Blink and you would miss the small announcement; Knives Out is a film we are all probably familiar with, starring Daniel Craig in the lead role to get to the bottom of a sudden death with an A-list cast.
Netflix has paid out an eye-watering sum to develop not one, but two sequels – with the possibility of a third – to be developed.
(It just happens to be dependent on the director.)
Yes, in essence, a franchise is to be developed in something of a ‘first’ for the company.
With filming set to begin this year at long last – having been prevented by the dreaded thing rhyming with Zarohnairis (sound out phonetically) – maybe we should be asking ourselves an important question.
Do we really need another Knives Out film, let alone a franchise?
The Reported Fee Is A Huge Gamble – Is Is Worth It?
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With the damage that has been wielded by the pandemic, there have been cultural institutions that have suffered hugely – and whether they will return is a question that has yet to be answered.
If you are in the UK, you will know that cinema has taken a huge blow, even a wrecking ball at times – and ‘coming back’ has proved uncertain, in part due to the stop-and-start style of restrictions.
Because of this reason, it looks almost as if streaming is set to be the future – something of a default option for us all.
But is streaming at all sustainable?
Netflix has apparently reached deep down to stump up a huge fee, reportedly standing at £450 million.
Is it really worth it – and will it reach the potential the fee suggests, or will it just be a complete failure?
Was The Original Knives Out Film Really That Good?
The first Knives Out film won a lot of acclaim – but bear with this disgruntled viewer for a second; was it really *that* good, compared to other murder mysteries in the same genre?
Would you honestly watch it more than once?
Since the initial release of Knives Out, there has been something of a notable cultural reckoning when it comes to the subject of race and other marginalised characteristics.
Knives Out centres on what is described as a ‘dysfunctional family’.
How very coded is that language? The way the family responds to a will being readout – with the direct relatives of the deceased getting nothing – is just out and out overtly racist.
And there isn’t really accountability of that; why is this considered to be entertaining for a drama-murder-mystery film?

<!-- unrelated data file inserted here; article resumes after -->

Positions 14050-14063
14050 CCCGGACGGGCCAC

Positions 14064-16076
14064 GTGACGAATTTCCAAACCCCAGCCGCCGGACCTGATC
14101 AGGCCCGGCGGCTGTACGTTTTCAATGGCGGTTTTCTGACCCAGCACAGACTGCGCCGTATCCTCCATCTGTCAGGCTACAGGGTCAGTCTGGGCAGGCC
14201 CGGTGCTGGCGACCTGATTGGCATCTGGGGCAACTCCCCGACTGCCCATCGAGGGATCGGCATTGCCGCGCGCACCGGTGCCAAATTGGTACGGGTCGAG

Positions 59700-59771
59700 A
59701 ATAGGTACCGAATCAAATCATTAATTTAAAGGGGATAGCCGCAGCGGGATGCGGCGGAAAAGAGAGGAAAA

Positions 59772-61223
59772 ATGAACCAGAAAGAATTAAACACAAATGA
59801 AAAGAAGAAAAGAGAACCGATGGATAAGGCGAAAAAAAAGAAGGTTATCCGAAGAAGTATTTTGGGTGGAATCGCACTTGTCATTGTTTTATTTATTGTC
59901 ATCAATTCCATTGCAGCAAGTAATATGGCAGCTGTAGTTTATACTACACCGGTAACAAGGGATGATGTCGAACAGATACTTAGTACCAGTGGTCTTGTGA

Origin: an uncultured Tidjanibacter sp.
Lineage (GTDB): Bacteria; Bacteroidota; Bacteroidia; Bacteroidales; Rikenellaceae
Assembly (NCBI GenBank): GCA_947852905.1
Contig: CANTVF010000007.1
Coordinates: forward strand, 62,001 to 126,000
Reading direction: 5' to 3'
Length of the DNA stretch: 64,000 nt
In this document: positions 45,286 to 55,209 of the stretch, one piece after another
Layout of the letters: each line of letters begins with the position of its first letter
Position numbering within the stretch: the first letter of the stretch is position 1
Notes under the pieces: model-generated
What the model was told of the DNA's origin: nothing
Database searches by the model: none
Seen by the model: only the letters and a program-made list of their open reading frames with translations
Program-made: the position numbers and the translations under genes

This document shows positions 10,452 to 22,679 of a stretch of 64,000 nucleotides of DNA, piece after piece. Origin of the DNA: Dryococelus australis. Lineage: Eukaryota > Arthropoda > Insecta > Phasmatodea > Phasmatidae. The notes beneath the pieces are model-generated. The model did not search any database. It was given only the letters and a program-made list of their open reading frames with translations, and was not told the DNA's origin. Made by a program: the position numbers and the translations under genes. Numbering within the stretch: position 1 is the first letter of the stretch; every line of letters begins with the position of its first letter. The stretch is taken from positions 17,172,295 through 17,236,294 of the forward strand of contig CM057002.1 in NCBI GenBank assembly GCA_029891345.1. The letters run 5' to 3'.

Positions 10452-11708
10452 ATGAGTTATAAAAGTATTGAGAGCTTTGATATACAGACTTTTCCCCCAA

It was extremely inappropriate – and was why Hugh Grant’s character in The Gentlemen was also criticised.
Why has the same not happened for Knives Out?
The storyline was also not what you could feasibly call ‘believable’ – because the personalities of the cast already established get in the way – and the original centred around the lives of one incredibly rich and entitled family.
(It is very far away from what most of us would even relate to.)
Think of Love Actually; can you feasibly think of at least two character names, and not the A list actor attached to the film?
(Bet you have whispered once: “look – that’s a really young Hugh Grant! And there is a very young Kiera Knightley, newlywed and having to deal with a creepy stalker-ish individual!”)
You would probably be doing the same for Knives Out – because you have 007, Captain America, and Jamie Lee Curtis all in one room together!
The point is this; the characters are somewhat forgettable, even unremarkable, in the course of the film.
Plus, can we just get this out of the way: Daniel Craig’s accent was just awful in this. And the dialogue was so creepily specific about the heart of the alleged suspect in the murder – and was also very cliched.
How Will This Even Look? Can That Formula Be Replicated?
If the second, third and possibly fourth sequel to Knives Out is anything like a classic murder mystery, then it begs the question: what will this look like on screen?
The usual format is to have the same detective go and investigate a completely different mystery – and one that usually has no connection to the previous cause for investigation.
For sake of argument, let us assume that any and all of the possible Knives Out sequels will follow this formula – as it is not exactly genre-bending.
It also does not deviate from normal standards, largely.
But the first instalment, the original Knives Out, seems to have a something of a magical formula that will be incredibly difficult to replicate once again on screen.
One of the Avengers’ actors once made the remark that “sequels suck” while on the Graham Norton show – and with several box office successes and failures under their belt, though know a thing or two.
This is not always the case, especially if you have something new and exciting – or can replicate that formula.
Take TED and TED 2 as an example. But who knows?
As the US and UK seem to be finally (at last) on the road to achieving some sense of normality, thanks to the incredibly successful vaccine drive across both countries, many of us are starting to look to a far more positive and brighter future.
No one should forget the year and a bit that we spent turning to our screens for a sense of escapism, just to forget our collective worldly misery even if just for a moment.
Once we reach a sense of normality, however, we will not be needing our screens so much – and will not have to worry about if we can or cannot binge watch our favourite programme, film franchise or box set.
There will be a time we are able to pick and choose, to be picky, about our media consumption. Who knows if filmgoers will tune into more of Knives Out?
Knives Out 2 is set to be out sometime in 2022.
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